In January, I wrote a blog post offering twelve steps toward building a platform in 2012, and promised to write a specific blog about each step throughout the year. Today, I want to focus on why writers should embrace social media. There are two important reasons : first, it builds a fan (or customer) base and, second, it allows you to interact with readers, which also strengthens your customer base.
Engaging in social media need not take a lot of time. If you plan carefully, you can execute a strong social media strategy in less than 90 minutes a day. Facebook, Twitter and LinkedIn might seem the most obvious social networks to begin with, but there are a number of writing and book sites that could provide as much or more exposure if you plan accordingly.
If you write fiction or nonfiction books, I recommend you have both Facebook and Twitter accounts, and use them to provide “news you can use” type updates and tweets. The rule is everything you post should provide some kind of value, so endless postings asking people to buy your book is a no-no. In fact, it’s likely to lose you more followers than you gain.
It’s okay to promote your book or some other service occasionally, but you’re better off providing useful information and a link that drives readers back to your own website where you offer your books for sale. The softer sell is always preferred. A good rule of thumb is 10 percent promotion/90 percent information.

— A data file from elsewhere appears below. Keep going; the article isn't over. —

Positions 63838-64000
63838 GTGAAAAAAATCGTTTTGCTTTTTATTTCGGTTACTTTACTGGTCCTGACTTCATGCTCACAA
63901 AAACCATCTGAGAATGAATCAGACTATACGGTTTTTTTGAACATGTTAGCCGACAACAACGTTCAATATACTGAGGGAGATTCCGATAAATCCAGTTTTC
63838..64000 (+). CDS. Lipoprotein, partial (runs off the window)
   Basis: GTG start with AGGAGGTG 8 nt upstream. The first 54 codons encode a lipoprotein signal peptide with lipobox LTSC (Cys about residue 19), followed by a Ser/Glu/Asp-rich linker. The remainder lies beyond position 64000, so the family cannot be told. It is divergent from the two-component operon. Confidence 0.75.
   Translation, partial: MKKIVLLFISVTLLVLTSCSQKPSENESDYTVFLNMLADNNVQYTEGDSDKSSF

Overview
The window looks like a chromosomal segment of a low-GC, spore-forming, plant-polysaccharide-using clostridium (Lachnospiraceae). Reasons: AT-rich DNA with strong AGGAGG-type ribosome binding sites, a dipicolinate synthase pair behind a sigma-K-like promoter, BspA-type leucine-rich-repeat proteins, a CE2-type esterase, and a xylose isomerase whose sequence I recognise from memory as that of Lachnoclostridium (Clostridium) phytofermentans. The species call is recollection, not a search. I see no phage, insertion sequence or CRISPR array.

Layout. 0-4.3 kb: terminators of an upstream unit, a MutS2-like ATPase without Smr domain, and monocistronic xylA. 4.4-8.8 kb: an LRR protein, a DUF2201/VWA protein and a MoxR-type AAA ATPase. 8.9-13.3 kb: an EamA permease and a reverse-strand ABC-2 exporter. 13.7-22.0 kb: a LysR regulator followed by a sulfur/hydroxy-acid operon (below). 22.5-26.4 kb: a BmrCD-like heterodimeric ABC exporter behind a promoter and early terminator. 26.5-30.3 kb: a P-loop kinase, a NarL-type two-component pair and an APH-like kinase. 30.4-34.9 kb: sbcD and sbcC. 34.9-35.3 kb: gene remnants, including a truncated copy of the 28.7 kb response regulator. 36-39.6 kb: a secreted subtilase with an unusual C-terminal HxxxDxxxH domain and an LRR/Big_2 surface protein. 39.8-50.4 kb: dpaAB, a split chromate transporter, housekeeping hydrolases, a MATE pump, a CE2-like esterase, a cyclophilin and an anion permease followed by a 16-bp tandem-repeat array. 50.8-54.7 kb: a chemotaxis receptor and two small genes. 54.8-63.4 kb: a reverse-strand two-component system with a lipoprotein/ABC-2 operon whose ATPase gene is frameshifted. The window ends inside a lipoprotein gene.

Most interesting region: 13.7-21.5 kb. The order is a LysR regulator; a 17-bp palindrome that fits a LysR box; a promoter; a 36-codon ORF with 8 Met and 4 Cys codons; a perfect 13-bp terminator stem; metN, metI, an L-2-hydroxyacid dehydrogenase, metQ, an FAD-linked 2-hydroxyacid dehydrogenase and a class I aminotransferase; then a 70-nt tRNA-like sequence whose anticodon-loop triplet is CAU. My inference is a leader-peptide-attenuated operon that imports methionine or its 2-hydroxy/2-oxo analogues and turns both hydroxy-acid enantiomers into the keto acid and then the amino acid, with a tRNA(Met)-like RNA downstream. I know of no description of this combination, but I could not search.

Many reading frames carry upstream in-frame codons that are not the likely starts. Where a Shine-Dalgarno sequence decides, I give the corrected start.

But I also like to post helpful writing and publishing information on sites like www.shewrites.com, www.redroom.com, www.fictionaut.com, www.goodreads.com and www.waenetwork.com (Writers, Agents & Editors) to help drive traffic back to my website. Comment on others’ posts and comments, and always provide a link back to your own site.
I usually spend about 30 minutes in the morning looking through Twitter posts and re-tweeting those I think will be helpful to writers. I also look through all my e-newsletters to see if there is industry news or information I can post to my Writing & Publishing group on Facebook (you can join here). I do the same at mid-day and again in the late afternoon or evening. I don’t always have time to do this, but I make it an intention every day.
Whenever I post a new blog entry, I post it to Twitter, which automatically posts it to Facebook and LinkedIn (this is a simple linking process on Facebook and LinkedIn; just do a search for “linking to (whatever site you want to link to).” If you use a software program like www.Hootsuite.com, which has a nominal monthly fee, you can schedule a day’s worth of Twitter posts (some experts suggest 15-20 tweets a day; I probably manage five or six) all at once and forget about it the rest of the day. I also like using www.Tweetdeck.com, which is free, because you have more flexibility in commenting on and retweeting other people’s posts.
Join writing groups on LinkedIn, and follow agents and editors on Twitter. If you blog, make sure you post a link to it on all the writing and book sites I mentioned above (keeping in mind the 10-90 rule).
Remember, in today’s publishing world, it’s all about exposure: how many “followers,” how many “connections” and how many “friends” you have. That is especially true if you are self-publishing. Yes, I know, it’s annoying and so high school. It’s also one of the best ways to build a platform and get noticed. So get cracking. And let me know how it goes.